After an hour on Rob’s sofa chatting about learned helplessness, coping mechanisms, desire for control, managing thought patterns, developing resilience and positive outlooks, I felt that he actually understood the issues and I made more progress in this short time than in all the previous year’s put together.

Six sessions over six weeks later plus plenty of reading and homework, and I feel better than I have done in two decades. I have a new job that I wouldn’t trade for anything, I’m fitter and healthier than ever, my relationships with my family and friends are great and my mental health is following the same best-ever pattern. I feel like I can cope with anything – better than coping, I feel like I can sail through even a negative life experience and come out of the other side smiling and stronger still. This wasn’t the case a few months ago – the exact opposite was true.

The techniques I learnt through doing The Thrive Programme are based on Rob Kelly’s research and observations as a psychotherapist with 25 years’ experience and they form a refreshingly effective mental health tool kit with which to tackle life and prosper. He has a team of highly-trained consultants around the country who are able to offer the exact same service so, if I had a friend who was suffering in the same way I did for years, I wouldn’t hesitate to give The Thrive Programme my strongest personal recommendation. It’s changed my life and it could do the same for anyone, including you.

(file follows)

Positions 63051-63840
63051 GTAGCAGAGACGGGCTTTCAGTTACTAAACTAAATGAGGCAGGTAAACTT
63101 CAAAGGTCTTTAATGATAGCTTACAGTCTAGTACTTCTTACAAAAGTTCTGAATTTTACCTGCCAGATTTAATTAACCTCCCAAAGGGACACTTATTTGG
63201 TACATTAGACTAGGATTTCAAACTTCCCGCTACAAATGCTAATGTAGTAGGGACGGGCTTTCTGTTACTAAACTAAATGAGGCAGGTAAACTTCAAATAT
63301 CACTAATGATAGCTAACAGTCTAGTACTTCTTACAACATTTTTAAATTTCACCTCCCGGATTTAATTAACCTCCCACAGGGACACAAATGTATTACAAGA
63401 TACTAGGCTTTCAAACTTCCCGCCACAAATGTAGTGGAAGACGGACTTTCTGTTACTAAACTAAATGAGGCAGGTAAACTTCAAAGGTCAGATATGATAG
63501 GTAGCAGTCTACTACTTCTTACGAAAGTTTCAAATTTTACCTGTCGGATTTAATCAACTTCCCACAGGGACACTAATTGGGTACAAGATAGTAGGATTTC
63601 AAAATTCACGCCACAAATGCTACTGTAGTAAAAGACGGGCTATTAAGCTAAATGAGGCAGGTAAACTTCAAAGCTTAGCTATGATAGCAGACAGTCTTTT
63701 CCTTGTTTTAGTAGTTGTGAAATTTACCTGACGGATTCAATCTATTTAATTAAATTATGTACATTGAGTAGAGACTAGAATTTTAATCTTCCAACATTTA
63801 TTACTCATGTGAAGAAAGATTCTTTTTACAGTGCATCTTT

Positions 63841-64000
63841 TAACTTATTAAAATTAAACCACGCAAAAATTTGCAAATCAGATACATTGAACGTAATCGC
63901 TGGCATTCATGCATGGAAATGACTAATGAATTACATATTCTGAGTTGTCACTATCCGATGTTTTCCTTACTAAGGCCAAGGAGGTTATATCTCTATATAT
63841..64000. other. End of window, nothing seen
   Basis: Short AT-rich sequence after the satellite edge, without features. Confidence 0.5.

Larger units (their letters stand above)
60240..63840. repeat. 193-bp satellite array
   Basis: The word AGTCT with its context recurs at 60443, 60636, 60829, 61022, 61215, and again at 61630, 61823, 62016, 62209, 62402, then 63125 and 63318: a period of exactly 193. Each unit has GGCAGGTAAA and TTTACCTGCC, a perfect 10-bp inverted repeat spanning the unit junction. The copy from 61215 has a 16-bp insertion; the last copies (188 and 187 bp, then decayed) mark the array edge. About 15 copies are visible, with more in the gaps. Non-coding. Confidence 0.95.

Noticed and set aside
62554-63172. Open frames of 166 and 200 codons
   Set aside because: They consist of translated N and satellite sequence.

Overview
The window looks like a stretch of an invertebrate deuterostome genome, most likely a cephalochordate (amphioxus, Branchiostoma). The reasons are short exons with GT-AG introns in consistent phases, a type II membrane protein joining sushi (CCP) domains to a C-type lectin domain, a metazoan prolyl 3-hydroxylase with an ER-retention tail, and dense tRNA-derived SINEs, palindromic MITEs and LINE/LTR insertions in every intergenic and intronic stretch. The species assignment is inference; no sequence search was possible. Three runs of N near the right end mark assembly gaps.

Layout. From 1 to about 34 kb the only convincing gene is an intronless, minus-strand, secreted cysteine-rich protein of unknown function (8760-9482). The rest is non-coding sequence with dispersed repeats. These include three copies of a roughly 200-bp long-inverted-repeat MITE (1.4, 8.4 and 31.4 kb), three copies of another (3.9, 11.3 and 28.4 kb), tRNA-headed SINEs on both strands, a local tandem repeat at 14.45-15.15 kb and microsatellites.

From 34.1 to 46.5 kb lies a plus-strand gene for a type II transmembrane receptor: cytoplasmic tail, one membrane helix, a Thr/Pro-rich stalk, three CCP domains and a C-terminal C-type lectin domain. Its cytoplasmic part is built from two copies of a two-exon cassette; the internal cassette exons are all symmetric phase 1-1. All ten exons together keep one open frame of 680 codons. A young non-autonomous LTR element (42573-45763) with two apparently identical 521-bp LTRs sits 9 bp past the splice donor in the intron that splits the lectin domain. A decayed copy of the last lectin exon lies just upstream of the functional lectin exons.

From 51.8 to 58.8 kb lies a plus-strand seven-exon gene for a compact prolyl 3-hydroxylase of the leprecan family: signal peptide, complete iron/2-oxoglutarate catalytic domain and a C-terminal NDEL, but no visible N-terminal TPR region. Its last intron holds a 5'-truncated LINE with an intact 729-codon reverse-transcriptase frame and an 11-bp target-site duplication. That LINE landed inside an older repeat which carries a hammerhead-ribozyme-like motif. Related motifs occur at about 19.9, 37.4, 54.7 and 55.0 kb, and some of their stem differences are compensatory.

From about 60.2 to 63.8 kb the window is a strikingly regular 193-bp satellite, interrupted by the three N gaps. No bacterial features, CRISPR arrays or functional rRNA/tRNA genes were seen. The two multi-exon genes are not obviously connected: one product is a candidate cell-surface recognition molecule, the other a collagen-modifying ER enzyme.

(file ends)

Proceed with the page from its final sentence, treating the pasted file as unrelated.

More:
@thrivescotland @thriveprogramme @Thrive_Republic #MHAW17

If you suffer from depression, you must read this.

Depression help: Here is a blog post we’ve done for the main Thrive Programme website which is worth a few minutes of your time if you’d like

a) to know the truth about depression,

b) find a way to look at depression in a different more helpful (or hopeful) way, and

c) hear it from someone who beat his depression (or changed his thinking) via The Thrive Programme.

Most people suffering from depression and related conditions believe exactly as I did for many years; that there’s something fundamentally wrong with them. Some sort of misplaced connection that’s different to everyone else, like a badly-wired plug or a car with an intermittent fault that nobody else can experience or see but you.

BUT, I can tell you now with a great degree of certainty – informed by my own experience and that of many others who suffered from lifelong depression – that this isn’t the case.

Yes, your GP and NHS-based mental health practitioner will have explained how your brain chemistry is the mental equivalent of a school science experiment gone wrong because that’s the way that the general medical profession have viewed many mental health problems for decades. Their solution to this is to medicate. You break a leg and it’s obvious that your bone has physically snapped and needs to be put in plaster – thus, when you suffer from a mental health problem your brain must be chemically broken or damaged in the same way and needs fixing.

This isn’t true a lot of the time. As complex creatures, humans have become adept at creating these problems for ourselves through the way we process events and things that happen to us, even though we don’t do this consciously or with any awareness of what we’re doing. This is a well-established concept with considerable research behind it stretching back decades. Perhaps the best known and most compelling study on this subject was published in 1984 by Jerry M Burger, the highly respected professor of Psychology at Santa Clara University.